The difficulties of correlating thyrometabolic status with total T4 led to the development of the thyroid hormone uptake assay. This test measures the relative amount of serum TBP binding capacity, i.e., that which has not already been occupied by uptake of thyroid hormone in vivo. Thyroid hormone uptake immunoassays are ordinarily conducted by adding labelled T3 to a serum sample until the T3 is absorbed by the unsaturated TBP binding sites, scavenging the unabsorbed T3 from the reaction mixture by contacting the mixture with an insoluble T3 receptor such as an ion exchange resin or antibody and measuring the scavenged labelled T3. T4 may also be used. A proportionately large number of unoccupied binding sites will be indicated by a commensurately low amount of labelled thyroid hormone bound to the insoluble receptor.
In lieu of a direct free T4 measurement the percentage thyroid hormone uptake has been multiplied times the results of a total T4 or protein bound iodine assay on the same sample to arrive at the Free Thyroxine Index (Clark et al., "Journal Clin. Endocrinol." 25:39-45 ). The Free Thyroxine Index is based on the premise that the uptake result is inversely proportional to the unsaturated TBP in serum and that free T4 varies directly with total T4 and inversely with unestimated TBP levels. The Free Thyroxine Index suffers from various disadvantages. It is capable of limited sensitivity and precision, separate determinations are required, and the uptake test upon which the Index is based may give erroneous values when used on sick euthyroid patients, persons with hereditary TBG deficiency, persons with increased TBP concentrations, and in those patients undergoing therapy with drugs such as phenylbutazone, diphenylhydantoin, salicylate and prednisone.
A requirement for two separate determinations is also an integral part of the kinetic free T4 assay disclosed in U.S. Pat. No. 4,046,876. Here two series of tubes are assayed. In both series an equilibrium is first established between labelled T4, endogenous sample T4 and TBP. In one series an agent is present to displace a large proportion of the T4 from TBP, i.e., this series produces a determination of total T4. Since the other series contains no such agent it will essentially yield a T4 uptake determination. Then each reaction mixture is added to insoluble T4 antibody, incubated for a set period, the phases separated and the solid phase assayed for the label. The relative reaction rates in the two series are calculated for each pair of tubes and the results compared with a standard plot. Aside from the disadvantages of requiring two sets of assays for each determination, as with the closely related Free Thyroxine Index, this method requires tedious calculations. Also, since it is a kinetic method it is highly time dependent, thus making it difficult to accurately conduct large numbers of determinations simultaneously.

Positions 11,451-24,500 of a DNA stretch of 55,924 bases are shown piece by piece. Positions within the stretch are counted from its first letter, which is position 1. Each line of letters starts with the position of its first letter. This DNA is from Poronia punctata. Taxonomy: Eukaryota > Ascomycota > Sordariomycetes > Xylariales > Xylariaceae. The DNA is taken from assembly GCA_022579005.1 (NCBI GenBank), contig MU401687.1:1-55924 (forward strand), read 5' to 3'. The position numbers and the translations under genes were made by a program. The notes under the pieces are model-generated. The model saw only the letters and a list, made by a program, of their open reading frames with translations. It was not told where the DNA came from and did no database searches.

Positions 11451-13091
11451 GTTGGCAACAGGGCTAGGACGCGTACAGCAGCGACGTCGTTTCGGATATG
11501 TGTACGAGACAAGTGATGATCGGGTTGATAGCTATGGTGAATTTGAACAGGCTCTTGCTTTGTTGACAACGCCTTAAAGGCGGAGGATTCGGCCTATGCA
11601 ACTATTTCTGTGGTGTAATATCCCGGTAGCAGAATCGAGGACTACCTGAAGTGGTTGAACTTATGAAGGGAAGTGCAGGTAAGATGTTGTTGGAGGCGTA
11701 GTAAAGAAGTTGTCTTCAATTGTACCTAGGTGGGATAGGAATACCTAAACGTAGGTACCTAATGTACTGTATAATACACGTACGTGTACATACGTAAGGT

U.S. Pat. No. 3,799,740 discloses a technique for obtaining in a single container a measure of free T4, the Effective Thyroxine Ratio. However, the method is still essentially based upon a dual assessment of thyroid hormone uptake and total T4. In accordance with this method sample T4 is extracted from TBG and an aliquot of this extract is combined with a complex of labelled T4 with TBG and with an aliquot of unsaturated TBG from the same sample. An anion-selective resin is then added to the reaction mixture, incubated for a carefully controlled period, the resin removed and the amount of label in the supernatant determined. While a portion of the analytical steps of this method may be performed in a single container the T4 extraction procedure is burdensome and introduces considerable error into the determination. Other error is introduced during the handling of two sample aliquots. Finally, the method is overall procedurally complex.
Similarly, U.S. Pat. No. 3,941,504 discloses a free T4 assay which may be conducted within a single container. Here a sample and an aliquot of labelled T4 are combined, then the labelled and unlabelled T4 are extracted from the serum TBP on a dextran gel column at high pH. A percentage of the total added label is retained by the column upon elution with unsaturated TBP and a portion of the pre-extracted sample. This percentage, the Free Thyroxine Equivalent, is an indirect measure of free T4 which may be quantitated by comparison with appropriate standards. While this method does not expressly call for a total T4 assay as part of the procedure it nonetheless suffers from the same errors introduced during the extraction of T4 and labelled T4 from TBG on the dextran gel column. Further, column chromotography is inconvenient, imprecise and not suited to large scale clinical use. This method also entails handling duplicate patient samples, a ready source for error, and includes an undue number of manipulative steps.